The Legalization of Love


Measure two humans marinated in childhood trauma discourse. Add in a heaping scoop of resistance, fear, curiosity, desire, and a pinch of ready.

Build a bar or cafe or library or meeting place where people can walk through doorways freely. With windows. Several bathrooms. Strong, but not aggressive, lighting. Paper tablecloths.

Stop blinking. Get used to the way eyes begin to scream, begging for a nap. But you can’t because suddenly there is a human who makes you feel color blind. Because everything you look at is suddenly the color of them.

Introduce your fingers to theirs. Let them fumble against each other. Call this holding hands. Call this an opportunity to read the morse code of their calluses.

Swap stories, spit, and recipes.

Fill each other’s mailboxes with letters because you each like to watch your words in flight.

Leave your toothbrush at their house. A week later, carve a poem into their pillow and let it submerge into their knots.

Learn how to kiss for the first time even though you’ve been kissing for decades. Even though some even called you good at it.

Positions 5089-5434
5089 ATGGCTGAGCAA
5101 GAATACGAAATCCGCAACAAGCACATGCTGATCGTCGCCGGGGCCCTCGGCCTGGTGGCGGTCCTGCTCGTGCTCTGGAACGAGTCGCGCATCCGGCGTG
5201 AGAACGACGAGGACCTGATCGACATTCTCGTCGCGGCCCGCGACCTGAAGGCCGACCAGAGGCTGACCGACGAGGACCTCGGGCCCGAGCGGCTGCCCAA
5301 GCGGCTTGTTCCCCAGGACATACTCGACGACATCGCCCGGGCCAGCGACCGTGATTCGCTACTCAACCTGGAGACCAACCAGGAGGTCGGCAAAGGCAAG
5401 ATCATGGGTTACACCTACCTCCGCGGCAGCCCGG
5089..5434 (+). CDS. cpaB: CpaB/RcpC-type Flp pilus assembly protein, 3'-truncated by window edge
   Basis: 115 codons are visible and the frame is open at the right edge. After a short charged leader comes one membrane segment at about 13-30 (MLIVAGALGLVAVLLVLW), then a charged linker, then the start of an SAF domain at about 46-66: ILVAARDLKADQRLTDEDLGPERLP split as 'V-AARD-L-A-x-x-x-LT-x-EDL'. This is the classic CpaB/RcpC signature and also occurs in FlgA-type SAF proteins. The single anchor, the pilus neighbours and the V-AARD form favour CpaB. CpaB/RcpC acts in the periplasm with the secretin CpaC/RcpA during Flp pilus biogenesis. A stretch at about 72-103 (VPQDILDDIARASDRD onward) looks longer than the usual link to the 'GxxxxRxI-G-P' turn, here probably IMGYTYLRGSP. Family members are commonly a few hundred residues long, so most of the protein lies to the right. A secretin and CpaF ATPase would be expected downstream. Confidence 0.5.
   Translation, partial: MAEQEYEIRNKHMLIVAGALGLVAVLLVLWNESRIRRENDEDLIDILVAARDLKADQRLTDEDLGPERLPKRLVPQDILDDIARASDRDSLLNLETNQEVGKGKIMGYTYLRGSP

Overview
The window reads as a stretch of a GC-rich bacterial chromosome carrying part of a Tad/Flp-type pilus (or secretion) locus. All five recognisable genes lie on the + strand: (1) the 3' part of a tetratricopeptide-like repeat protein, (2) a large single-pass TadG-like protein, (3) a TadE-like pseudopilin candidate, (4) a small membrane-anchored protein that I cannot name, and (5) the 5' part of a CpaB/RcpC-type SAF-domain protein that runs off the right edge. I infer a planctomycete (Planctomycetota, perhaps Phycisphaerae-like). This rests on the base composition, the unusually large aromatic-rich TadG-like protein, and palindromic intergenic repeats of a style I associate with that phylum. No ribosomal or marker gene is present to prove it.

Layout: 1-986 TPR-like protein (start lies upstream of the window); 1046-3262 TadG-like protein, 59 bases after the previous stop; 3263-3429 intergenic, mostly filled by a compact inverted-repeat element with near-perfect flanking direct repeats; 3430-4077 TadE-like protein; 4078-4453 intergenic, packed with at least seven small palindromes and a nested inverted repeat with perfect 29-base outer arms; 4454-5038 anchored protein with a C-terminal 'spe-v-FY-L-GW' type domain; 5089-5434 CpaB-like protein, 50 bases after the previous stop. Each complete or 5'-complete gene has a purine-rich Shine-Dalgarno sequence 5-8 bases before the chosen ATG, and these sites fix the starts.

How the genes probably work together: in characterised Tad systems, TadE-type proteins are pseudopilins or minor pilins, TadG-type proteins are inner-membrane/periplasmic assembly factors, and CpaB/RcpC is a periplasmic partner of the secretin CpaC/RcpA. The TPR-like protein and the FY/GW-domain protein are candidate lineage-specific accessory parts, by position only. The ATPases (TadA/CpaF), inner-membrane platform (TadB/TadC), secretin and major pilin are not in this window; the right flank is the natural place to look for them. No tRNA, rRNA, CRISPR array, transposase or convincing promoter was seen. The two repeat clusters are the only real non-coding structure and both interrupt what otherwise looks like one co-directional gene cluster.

Run away. Because that’s what you do. That is how you communicate that you are scared. Because you are feeling something.

Allow yourself to be found.

Kiss some more; learn how many freckles sit on their shoulders. Tell them the weightiest secret you’ve ever kept and feel the mass of your body shift.

Get used to what it feels like to be heard. To be understood. To be loved. Without cracks or disclaimers.

Read a newspaper; learn that even though you’ve been human all this time–just like everyone else–suddenly the law opened up to include you. And this person whose hand you hold, whose mouth you’ve memorized but still learn from, whose brain cells are like fireworks you are in awe of, this person, your person, is the one you stand beside each day. And even with the government involved, you still tempt each other’s wild. But now you call them spouse. And you still call them friend. Partner. Pen Pal. Love.